The easiest way to avoid overfitting of your model is by increasing the number of training examples. Yes training a model with loads of data is always a good idea (unless the data has many outliers). This is simple and it works because the probability of a datapoint being noisy is less compared to the probability of it being noiseless. But how much data do we need? Will more data ensure that our model will not over fit? Does it take care of both stochastic noise and deterministic noise? Let’s have a look.

We cannot measure noise just by looking at the data. This proves to be the reason for not having a concrete relation between noise and size of the data set. Experiments show that the number of training examples needed to overcome the overfitting due to stochastic noise is directly proportional to the amount of stochastic noise. This poses a dilemma as we can’t tell the number of training examples we need since we don’t know the amount of stochastic noise present in the first place. Deterministic noise behaves a little different, the number of training examples needed is not completely proportional to the level of noise, this noise can be overcome with moderate amount of training examples when our hypothesis set is simple enough. When our hypothesis set consists of complex functions (such a high order polynomial), overcoming deterministic noise would require a larger amount of training examples.

Thus we can conclude that preventing overfitting by increasing the number of training examples is not an ideal solution. This is because we don’t know the amount of stochastic noise present and also because of the fact that more training data means more cost of training (both time and power). We need artificial ways to constraint our model so that it doesn’t overfit.

Regularization

One way of thinking about regularization is that you put an elastic leash on your model so that it doesn’t perfectly adjust it’s parameters or weights to fit all the data points that it sees. This way the model becomes a little imperfect so to speak and generalizes to out of sample data much better. The amount of regularization that is to be applied depends on the model that is being used and the data that is used for training. Let us now have brief overview of regularization techniques used in practice and see if we can find a well defined way to determine the amount of regularization that is to be applied in a particular situation.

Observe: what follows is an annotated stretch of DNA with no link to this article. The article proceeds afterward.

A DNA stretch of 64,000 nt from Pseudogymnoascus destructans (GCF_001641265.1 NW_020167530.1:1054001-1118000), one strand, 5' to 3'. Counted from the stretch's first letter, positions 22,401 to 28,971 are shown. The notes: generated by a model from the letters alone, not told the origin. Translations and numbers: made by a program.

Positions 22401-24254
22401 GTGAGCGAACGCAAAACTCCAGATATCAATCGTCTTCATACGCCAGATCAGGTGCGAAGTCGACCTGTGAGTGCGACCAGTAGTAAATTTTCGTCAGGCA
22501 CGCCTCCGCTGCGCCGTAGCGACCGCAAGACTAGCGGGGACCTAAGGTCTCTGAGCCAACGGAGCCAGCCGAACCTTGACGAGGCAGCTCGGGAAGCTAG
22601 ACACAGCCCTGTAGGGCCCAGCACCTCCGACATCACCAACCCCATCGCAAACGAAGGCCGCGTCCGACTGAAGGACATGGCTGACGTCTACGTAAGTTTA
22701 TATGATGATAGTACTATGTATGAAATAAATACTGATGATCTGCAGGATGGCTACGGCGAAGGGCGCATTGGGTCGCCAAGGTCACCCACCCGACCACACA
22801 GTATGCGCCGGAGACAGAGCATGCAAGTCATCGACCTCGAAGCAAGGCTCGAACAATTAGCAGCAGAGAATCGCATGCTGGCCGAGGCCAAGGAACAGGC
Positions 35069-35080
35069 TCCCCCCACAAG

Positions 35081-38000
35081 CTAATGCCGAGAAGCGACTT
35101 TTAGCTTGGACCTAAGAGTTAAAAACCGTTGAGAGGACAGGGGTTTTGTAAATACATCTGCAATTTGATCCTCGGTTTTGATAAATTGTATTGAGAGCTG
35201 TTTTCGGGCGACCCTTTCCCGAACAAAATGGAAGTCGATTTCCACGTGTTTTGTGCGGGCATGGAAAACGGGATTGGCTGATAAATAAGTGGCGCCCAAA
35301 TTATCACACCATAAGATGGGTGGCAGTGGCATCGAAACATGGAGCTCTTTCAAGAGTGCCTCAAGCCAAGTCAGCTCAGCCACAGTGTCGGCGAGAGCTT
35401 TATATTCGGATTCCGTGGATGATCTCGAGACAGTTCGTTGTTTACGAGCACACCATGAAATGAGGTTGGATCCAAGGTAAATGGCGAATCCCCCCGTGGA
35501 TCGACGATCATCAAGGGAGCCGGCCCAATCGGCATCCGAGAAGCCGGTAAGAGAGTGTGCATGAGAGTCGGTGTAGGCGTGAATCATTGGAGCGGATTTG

There are two approaches one can take when applying regularization to a model. The first approach is the mathematical approach where the problem is well understood and we know the exactly how to regularize the model based on some assumptions (often unrealistic ones). The second approach is intuition or the heuristic approach where the model is way to complex or large (probably both) to know exactly how to regularize the model. The one thing that is common in both the approaches is the idea that in order to regularize the model we have to constraint the parameters or weights somehow. Let us go through some possibilities of weight constraining.

Hard Constraint

Suppose our model uses a polynomial hypothesis set H_{n} where n is the order of the polynomials. Now for a given data set our model gives a hypothesis h which overfits the data. A harsh way to regularize this model would be to set the weights associated with the polynomial terms above order m to 0. This in effect is equivalent of using H_{m} as the hypothesis set.

Soft Constraint

Another way to constraint the weights would be to fix a maximum threshold C for the sum of the absolute value of the weights i.e. :

\sum_{i}^{n} \left | w_{i} \right | \leq C

A better way is constraining the sum of the squares of the weights i.e. :

\sum_{i}^{n} w_{i}^{2} \leq C

There are several variations of weight constraining, but almost all the methods are some sort of “weight decay” process. This means that in each step of the optimization algorithm, the values of the weights will tend to decay till a minimal constraint is satisfied.

How to Apply Regularization

As you might know or have guessed, regularization is done by adding the regularization term to the cost function J. I like to think of this as tricking the optimization algorithm (variations of gradient descent mostly) into thinking that the in sample error of the current hypothesis is greater than the actual in sample error. After adding the regularization term, the cost function of almost all models look more or less like:

Cost(h) = Error_{in\ sample} + \lambda \Omega(h)

where \Omega is the regularizer and \lambda is the regularization parameter and is usually a fraction. Some models may tie in the number of training examples into the regularization term by using \frac{\lambda}{N} as the regularization parameter where N is the number of training examples.

Choosing a Regularizer in Practice

Choosing a regularizer is not an exact science. Thus we only can rely on a couple of principles that can guide us hence choose the best one for the purpose.

  • If the unconstrained model produces rough/jagged hypotheses, choose a regularizer that produces smoother hypotheses.
  • If the model produces extremely complex hypotheses, choose a regularizer that leads to simpler hypothesis.

L1 vs L2 Regularization

The L1 norm and the L2 norm of the weights of a model are the two most popular methods of regularization is practice so I decided to discuss them a bit before moving on.